Tesla Superchargers Growing Phenomenal 33% Year Over Year
We’ve covered almost every part of Tesla’s Q2 shareholder report, and the company’s Supercharger growth got a brief note in a broader article I wrote last night. However, this metric jumped out to me and some readers and seemed to warrant its own story.
I’ve heard it many times over the years — with Tesla’s fast sales growth and so many more EVs on the road, won’t Tesla Superchargers get clogged up and cause people countless headaches?
Naturally, Tesla also thought about what Tesla drivers would need and planned accordingly. Quarter after quarter, we see phenomenal growth in Tesla Supercharger deployment worldwide.
Tesla indicated that its Supercharger stations grew from 3,971 in Q2 2022 to 4,283 in Q3 2022 to 4,678 in Q4 2022 to 4,947 in Q1 2023 to 5,265 in Q2 2023. That Q2 2023 figure was 33% more than Q2 2022 — the number of quarterly installations wasn’t 33%, but rather the total network of Superchargers was 33% bigger.
The number of Supercharger connectors or stalls was also up 33%, but the numbers of course look much bigger — and connectors/stalls is indeed what it’s all about! Tesla had 36,165 Supercharger connectors active in Q2 2022, then 38,883 a quarter later, then 42,419 in Q4 2022, then 45,169 in Q1 2023, and then all the way up to 48,082 in Q2 2023. In one year, the network increased by nearly 12,000 connectors!
There’s a reason why Ford CEO Jim Farley realized Ford drivers should have access to the Supercharger network, and there’s a reason why so many other automakers followed so quickly in adopting the standard, too. There are technical benefits to the Supercharger connector (aka North American Charging Standard), but biggest benefit is that there are so many Supercharger stalls, so many connectors at each stall, and they work — Tesla maintains them duteously and you seldom find one out of order. Also, it’s clear that Tesla will just keep growing and growing the network. In fact, now that I think about it, when will it stop?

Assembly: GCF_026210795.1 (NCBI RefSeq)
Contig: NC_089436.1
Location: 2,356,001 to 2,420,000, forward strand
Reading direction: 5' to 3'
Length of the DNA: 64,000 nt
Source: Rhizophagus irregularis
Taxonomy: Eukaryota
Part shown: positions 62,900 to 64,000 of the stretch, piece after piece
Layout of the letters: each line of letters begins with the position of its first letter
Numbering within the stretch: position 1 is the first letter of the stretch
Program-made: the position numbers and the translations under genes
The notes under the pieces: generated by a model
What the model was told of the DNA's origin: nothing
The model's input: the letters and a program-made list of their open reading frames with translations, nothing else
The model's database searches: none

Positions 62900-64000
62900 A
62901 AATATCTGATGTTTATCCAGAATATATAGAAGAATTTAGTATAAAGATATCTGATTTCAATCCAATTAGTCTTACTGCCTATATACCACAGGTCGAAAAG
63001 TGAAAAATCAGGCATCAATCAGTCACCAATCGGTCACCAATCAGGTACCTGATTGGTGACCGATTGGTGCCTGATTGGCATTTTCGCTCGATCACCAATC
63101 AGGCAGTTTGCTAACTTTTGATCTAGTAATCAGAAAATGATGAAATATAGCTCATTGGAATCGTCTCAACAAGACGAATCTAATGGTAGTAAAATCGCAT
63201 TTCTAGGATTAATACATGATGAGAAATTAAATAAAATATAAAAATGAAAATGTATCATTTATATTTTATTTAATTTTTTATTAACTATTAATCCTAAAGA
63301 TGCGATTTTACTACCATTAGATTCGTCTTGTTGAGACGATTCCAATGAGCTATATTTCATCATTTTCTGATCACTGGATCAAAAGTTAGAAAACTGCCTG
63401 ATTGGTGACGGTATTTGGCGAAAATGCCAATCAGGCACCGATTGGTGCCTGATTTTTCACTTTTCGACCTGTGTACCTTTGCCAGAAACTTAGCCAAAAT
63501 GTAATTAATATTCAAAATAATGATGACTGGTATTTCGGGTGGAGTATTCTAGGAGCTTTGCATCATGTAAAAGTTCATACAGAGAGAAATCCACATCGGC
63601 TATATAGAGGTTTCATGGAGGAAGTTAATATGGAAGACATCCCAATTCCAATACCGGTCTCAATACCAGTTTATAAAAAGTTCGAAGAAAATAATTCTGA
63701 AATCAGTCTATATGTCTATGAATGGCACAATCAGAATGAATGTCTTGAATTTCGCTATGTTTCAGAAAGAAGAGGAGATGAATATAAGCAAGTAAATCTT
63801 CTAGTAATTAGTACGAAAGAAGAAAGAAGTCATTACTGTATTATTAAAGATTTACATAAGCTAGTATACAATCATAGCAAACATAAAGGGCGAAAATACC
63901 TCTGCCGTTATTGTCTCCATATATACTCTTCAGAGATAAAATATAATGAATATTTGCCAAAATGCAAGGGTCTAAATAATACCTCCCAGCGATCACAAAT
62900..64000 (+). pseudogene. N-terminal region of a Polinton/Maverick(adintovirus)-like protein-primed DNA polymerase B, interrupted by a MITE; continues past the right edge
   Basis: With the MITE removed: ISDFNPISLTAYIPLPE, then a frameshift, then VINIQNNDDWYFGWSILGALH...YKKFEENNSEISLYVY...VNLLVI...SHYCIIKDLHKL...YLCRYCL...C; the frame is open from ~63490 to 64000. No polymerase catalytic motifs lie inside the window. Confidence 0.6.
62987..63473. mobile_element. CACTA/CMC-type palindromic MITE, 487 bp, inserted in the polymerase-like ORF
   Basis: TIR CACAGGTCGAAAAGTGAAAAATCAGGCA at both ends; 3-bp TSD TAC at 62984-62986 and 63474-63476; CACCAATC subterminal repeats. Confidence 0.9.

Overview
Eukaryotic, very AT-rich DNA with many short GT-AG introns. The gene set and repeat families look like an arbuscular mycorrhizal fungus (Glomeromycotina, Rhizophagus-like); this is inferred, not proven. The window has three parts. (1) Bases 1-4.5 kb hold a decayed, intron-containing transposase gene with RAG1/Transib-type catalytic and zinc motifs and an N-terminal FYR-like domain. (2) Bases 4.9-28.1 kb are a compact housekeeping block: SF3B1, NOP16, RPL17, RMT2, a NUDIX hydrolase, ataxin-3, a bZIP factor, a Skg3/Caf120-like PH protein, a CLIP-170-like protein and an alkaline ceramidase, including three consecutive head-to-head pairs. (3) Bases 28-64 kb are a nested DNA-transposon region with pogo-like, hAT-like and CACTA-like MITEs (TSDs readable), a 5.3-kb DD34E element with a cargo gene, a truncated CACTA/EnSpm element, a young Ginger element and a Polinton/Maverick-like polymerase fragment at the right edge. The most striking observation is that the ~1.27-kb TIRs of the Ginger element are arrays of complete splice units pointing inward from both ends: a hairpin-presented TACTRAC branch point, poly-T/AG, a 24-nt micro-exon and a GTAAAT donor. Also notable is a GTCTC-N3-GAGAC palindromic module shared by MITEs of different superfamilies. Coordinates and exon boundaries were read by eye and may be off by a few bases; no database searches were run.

As Tesla summarizes the news of others joining what Tesla has worked on for so many years, “The 2nd quarter of 2023 has been the quarter of Supercharging. A significant number of companies, including Ford, GM, Mercedes, Nissan, Polestar, Rivian, Volvo and Electrify America, have announced adoption of NACS — a charging standard developed by Tesla over a decade ago — for their North American products. Further opening our charging network in 2024 will enable both faster market conversion from combustion vehicles to EVs as well as faster growth of our charging network through a larger addressable fleet.”
Clearly, Tesla has a system in place to consistently add to the network in order to make more routes easy to drive and in order to accommodate the ever growing number of Tesla drivers. The funding for this is established and steady. At some point in the future, Tesla will surely decide that it’s got enough stations and connectors installed and will focus simply on maintaining and improving the immense infrastructure network. For now, though, it’s growth, growth, growth — and don’t expect that to stop anytime soon.
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